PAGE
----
Sunday, March 30, 2014

Vancouver

I only got to spend one full day in Vancouver but I didn’t need more time to realize how much I love this city. It welcomes you with its natural beauty as soon as you land and it just keeps getting better and better. One any given day, your views include Grouse mountain, Mount Seymour, Lions Gate bridge, the downtown skyline and of course the harbor.

I was hoping to experience as much of it as I could in my limited time but unfortunately for me, it was raining on both days. I made the most of it by enjoying gems close to downtown. My first night, I met up with my lovely friend Rachel, also in town for TEDActive, for dinner at Cactus Club café Coal Harbor in Jack Poole Plaza. The restaurant offers panoramic views of the North Shore mountains and Stanley Park. I had been craving a burger and thin cut fries for months and it totally satisfied my craving!

Afterwards, we went for a walk along the waterfront to observe Janet Echelman’s beautiful piece, “Skies painted with unnumbered sparks” at night. It was absolutely beautiful. This interactive piece allows everyone to play with it and add designs with a downloadable app for smartphones. It really makes you feel like you are playing with the sky.
 
I came back to Vancouver a week later but this time I was with Doug and Asghar. We rented a beautiful penthouse in Chinatown through Airbnb and woke up to amazing views of the city. Our day started with great coffee from Musette Café, a hidden café tucked in an alleyway. Twisted fork was highly recommended for brunch but our late start resulted in an hour long wait for a table so we passed. We ended up grabbing lunch in a little bistro across from the Vancouver art gallery. With coffee and a full stomach we were ready to start our day!

Despite the rain, we signed up for a two hour walking tour. We went with Tour Guys Vancouver because of their fantastic reviews. Ali, our guide, started the tour with a brief history of Vancouver and its current state of affairs. Two things became apparent pretty quickly, it is eco-friendly and it cares about public space. There were bike lanes all over downtown. Public space is valued so much so that it is present in many private corporate buildings. Public art is all over the city. Heritage sites are respected. We learned the Christ Church Cathedral, the oldest church in town, was able to get a renovation by receiving a donation from a nearby developer in exchange for airspace. This city has figured out a way to get developers to invest in heritage sites! Needless to say, we were stunned and were taking lots of mental notes to bring back to our not so forward thinking city leaders. The mayor of Vancouver needs to have a chat with the mayor of Jacksonville.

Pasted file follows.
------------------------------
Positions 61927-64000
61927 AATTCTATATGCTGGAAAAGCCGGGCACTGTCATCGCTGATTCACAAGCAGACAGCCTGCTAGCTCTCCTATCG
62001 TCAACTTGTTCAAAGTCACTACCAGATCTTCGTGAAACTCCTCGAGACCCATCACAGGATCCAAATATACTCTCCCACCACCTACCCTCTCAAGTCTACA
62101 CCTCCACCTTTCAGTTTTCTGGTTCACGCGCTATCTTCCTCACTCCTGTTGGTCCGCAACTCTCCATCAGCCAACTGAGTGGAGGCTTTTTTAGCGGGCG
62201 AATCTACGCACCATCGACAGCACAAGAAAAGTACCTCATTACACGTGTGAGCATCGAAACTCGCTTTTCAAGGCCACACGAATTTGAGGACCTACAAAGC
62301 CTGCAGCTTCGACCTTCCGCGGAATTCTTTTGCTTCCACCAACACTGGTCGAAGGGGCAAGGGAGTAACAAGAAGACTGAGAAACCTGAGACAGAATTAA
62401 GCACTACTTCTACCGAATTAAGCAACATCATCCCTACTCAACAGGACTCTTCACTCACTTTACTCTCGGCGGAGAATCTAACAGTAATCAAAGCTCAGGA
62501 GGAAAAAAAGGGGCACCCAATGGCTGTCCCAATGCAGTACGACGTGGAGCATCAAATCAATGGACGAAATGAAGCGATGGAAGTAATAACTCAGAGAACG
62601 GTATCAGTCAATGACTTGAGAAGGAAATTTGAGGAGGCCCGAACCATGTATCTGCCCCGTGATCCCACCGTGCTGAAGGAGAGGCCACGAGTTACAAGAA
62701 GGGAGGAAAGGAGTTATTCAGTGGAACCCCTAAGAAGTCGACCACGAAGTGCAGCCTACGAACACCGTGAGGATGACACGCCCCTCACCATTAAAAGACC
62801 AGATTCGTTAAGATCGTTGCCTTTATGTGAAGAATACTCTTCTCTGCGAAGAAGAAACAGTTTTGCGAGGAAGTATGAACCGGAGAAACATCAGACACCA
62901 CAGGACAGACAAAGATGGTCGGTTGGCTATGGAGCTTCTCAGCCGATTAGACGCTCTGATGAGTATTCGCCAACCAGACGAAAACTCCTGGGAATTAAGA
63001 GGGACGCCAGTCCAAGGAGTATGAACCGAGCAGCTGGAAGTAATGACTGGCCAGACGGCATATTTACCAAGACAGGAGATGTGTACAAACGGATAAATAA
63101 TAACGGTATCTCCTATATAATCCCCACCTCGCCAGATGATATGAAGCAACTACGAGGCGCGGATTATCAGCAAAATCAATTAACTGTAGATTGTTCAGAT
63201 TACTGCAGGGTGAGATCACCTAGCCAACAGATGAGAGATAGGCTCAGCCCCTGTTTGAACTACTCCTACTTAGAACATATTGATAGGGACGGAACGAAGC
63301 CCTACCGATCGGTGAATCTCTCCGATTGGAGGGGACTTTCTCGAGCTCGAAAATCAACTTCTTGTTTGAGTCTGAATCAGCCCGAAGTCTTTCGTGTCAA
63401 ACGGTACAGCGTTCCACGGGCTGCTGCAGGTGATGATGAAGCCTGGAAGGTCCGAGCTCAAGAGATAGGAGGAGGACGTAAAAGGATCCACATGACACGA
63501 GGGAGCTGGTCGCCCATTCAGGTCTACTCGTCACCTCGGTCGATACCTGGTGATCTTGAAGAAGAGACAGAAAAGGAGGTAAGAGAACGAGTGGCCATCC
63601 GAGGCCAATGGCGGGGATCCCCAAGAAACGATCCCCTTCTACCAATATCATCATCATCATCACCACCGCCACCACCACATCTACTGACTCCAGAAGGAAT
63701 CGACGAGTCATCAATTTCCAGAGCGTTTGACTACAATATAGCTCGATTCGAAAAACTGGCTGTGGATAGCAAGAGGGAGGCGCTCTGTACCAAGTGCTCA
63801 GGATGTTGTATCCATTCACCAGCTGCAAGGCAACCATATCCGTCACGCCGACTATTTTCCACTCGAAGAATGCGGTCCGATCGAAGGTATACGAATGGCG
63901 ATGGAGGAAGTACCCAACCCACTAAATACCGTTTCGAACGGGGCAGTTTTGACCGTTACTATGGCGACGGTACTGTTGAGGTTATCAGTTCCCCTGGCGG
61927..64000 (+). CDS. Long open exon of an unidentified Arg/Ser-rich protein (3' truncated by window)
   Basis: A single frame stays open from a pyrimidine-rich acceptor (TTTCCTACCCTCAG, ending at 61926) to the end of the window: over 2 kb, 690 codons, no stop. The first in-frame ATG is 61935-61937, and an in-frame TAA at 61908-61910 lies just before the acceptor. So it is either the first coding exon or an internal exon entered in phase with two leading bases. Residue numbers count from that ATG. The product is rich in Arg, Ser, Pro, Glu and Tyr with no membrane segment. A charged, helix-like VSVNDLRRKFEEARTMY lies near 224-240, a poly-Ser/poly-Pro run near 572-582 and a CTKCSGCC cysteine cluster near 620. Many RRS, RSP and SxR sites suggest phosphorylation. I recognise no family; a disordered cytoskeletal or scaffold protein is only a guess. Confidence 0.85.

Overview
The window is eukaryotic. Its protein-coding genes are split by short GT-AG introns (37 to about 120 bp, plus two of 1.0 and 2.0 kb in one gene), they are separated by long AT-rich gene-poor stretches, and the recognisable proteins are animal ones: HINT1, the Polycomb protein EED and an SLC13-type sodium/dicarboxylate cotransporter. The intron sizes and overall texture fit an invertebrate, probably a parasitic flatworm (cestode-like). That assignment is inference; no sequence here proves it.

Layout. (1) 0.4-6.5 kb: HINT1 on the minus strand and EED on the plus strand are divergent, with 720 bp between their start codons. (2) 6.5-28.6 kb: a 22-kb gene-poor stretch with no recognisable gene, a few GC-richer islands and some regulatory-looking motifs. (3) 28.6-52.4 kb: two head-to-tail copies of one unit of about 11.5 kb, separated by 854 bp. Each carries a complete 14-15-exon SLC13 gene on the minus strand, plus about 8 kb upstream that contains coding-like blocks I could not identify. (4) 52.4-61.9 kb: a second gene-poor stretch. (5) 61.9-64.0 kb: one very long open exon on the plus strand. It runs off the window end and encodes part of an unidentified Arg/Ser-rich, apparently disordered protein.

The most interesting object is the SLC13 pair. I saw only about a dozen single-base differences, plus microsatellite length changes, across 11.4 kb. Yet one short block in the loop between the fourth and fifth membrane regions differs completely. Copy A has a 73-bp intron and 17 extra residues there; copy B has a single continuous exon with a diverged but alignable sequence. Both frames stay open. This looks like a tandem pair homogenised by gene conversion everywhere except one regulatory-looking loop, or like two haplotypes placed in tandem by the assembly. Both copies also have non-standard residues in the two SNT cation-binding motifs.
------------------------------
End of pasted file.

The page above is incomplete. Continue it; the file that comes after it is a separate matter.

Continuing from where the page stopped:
After exploring downtown, we headed to Gastown. Birthplace of Vancouver, Gastown is a national historic site and the heart of Vancouver. It was initially a settlement that came about because of a saloon started by “Gassy” Jack Deighton, hence the name. The cobblestone streets are lined with boutiques, bars and some of the best restaurants in town. I didn’t have time to shop but I really enjoyed window shopping. One of Vancouver’s famous designers has his flagship store in the neighborhood. Check out Fluevog if you get the chance. I want to go back just to explore the little boutiques and vintage shops.

We also visited what used to be an iconic part of the Vancouver skyline, the Woodward building. The building has been demolished and the space is being put to great use. Developers and the city came to an agreement to include both market housing and public housing. The oldest part of the building serves as a non-profit office and a public atrium. The W neon sign was removed from the top and an energy-saving version is now outside on the ground. The space even has public art. Artist Stan Douglas completed an image depicting the 1971 Gastown riots. I loved how they transformed the building's identity from a skyscraper to a community space. 

We were really impressed by how much we learned from a two hour tour and really enjoyed Ali's company. Asghar and Doug even went on a public tour with him the next day.  
We decided to explore the waterfront next and took the SeaBus from Waterfront station. Our quick 15 minute ferry ride brought us to North Vancouver and Lonsdale Quay Market. We quickly explored the market and decided it was too touristy for us and headed back to downtown. Cold and wet, I decided to take a break with a hot chocolate from the world’s first international Starbucks located inside Waterfront station.

Our day of exploration ended just in time for dinner and per Ali's recommendation, we selected L’Abattoir. It is located in the center of Gastown between historic Goaler’s Mews and Blood Alley  in Vancouver’s first jail. I would recommend calling in advance because it is always packed. We had to eat at the bar, not a big deal but comfortable seating upstairs would have been better. It is on the pricier side but is worth every penny. The three of us loved our meals and really felt the mixtures of flavors were unlike anything we ever had before.

I flew back to Cambodia the next day and wasn't able to explore the rest of Vancouver’s neighborhoods with the guys but I hope to go back and experience it all over again in the Spring.

Saturday, March 29, 2014

My week at TEDActive

I arrived to Canada not knowing what to expect at TEDActive. The anticipation had been building for months. The attendees had been connected to one another through our group Facebook page and TED Connect, TED’s app for the conference. I felt like I knew at least a dozen or so attendees pretty well but I also did not know them at all. Would I just be able to walk up to them and say hi and expect them to know me?